The Dimona complex in the Negev desert is famous as the heavily guarded heart of Israel’s never-acknowledged nuclear arms program, where neat rows of factories make atomic fuel for the arsenal.Read the whole thing.
Over the past two years, according to intelligence and military experts familiar with its operations, Dimona has taken on a new, equally secret role — as a critical testing ground in a joint American and Israeli effort to undermine Iran’s efforts to make a bomb of its own.
Behind Dimona’s barbed wire, the experts say, Israel has spun nuclear centrifuges virtually identical to Iran’s at Natanz, where Iranian scientists are struggling to enrich uranium. They say Dimona tested the effectiveness of the Stuxnet computer worm, a destructive program that appears to have wiped out roughly a fifth of Iran’s nuclear centrifuges and helped delay, though not destroy, Tehran’s ability to make its first nuclear arms.
“To check out the worm, you have to know the machines,” said an American expert on nuclear intelligence. “The reason the worm has been effective is that the Israelis tried it out.”
The project’s political origins can be found in the last months of the Bush administration. In January 2009, The New York Times reported that Mr. Bush authorized a covert program to undermine the electrical and computer systems around Natanz, Iran’s major enrichment center. President Obama, first briefed on the program even before taking office, sped it up, according to officials familiar with the administration’s Iran strategy. So did the Israelis, other officials said. Israel has long been seeking a way to cripple Iran’s capability without triggering the opprobrium, or the war, that might follow an overt military strike of the kind they conducted against nuclear facilities in Iraq in 1981 and Syria in 2007.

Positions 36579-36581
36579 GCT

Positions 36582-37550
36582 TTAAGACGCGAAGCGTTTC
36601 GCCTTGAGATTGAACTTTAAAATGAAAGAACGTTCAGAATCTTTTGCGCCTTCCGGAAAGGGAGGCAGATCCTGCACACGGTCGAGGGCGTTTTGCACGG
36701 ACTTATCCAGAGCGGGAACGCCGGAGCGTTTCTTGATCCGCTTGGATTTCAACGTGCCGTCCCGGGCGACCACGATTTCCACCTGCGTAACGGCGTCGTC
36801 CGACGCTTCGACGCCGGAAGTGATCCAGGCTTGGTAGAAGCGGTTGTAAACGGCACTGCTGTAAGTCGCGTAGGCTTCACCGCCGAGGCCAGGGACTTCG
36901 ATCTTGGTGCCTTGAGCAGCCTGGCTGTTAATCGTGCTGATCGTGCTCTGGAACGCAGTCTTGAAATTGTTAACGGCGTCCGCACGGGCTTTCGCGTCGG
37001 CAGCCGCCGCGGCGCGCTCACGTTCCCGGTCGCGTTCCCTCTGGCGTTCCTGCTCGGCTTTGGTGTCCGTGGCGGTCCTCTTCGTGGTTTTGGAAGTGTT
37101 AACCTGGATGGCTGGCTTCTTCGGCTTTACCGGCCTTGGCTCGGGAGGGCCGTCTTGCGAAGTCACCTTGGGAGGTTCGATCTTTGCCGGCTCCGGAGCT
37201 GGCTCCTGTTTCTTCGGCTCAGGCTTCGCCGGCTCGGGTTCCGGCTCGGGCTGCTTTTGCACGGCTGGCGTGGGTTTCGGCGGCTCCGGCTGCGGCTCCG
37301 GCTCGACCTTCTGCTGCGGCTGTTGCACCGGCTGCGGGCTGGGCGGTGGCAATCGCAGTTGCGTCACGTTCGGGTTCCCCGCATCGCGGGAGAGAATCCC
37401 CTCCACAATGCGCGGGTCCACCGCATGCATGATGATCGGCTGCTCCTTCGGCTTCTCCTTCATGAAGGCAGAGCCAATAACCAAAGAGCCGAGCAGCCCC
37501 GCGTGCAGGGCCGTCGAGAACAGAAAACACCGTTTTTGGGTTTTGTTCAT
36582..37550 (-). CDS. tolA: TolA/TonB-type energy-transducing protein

Two years ago, when Israel still thought its only solution was a military one and approached Mr. Bush for the bunker-busting bombs and other equipment it believed it would need for an air attack, its officials told the White House that such a strike would set back Iran’s programs by roughly three years. Its request was turned down.
Now, Mr. Dagan’s statement suggests that Israel believes it has gained at least that much time, without mounting an attack. So does the Obama administration.
[Security expert Langer] quickly discovered that the worm only kicked into gear when it detected the presence of a specific configuration of controllers, running a set of processes that appear to exist only in a centrifuge plant. “The attackers took great care to make sure that only their designated targets were hit,” he said. “It was a marksman’s job.”
For example, one small section of the code appears designed to send commands to 984 machines linked together.
Curiously, when international inspectors visited Natanz in late 2009, they found that the Iranians had taken out of service a total of exactly 984 machines that had been running the previous summer.
(h/t Challah Hu Akbar)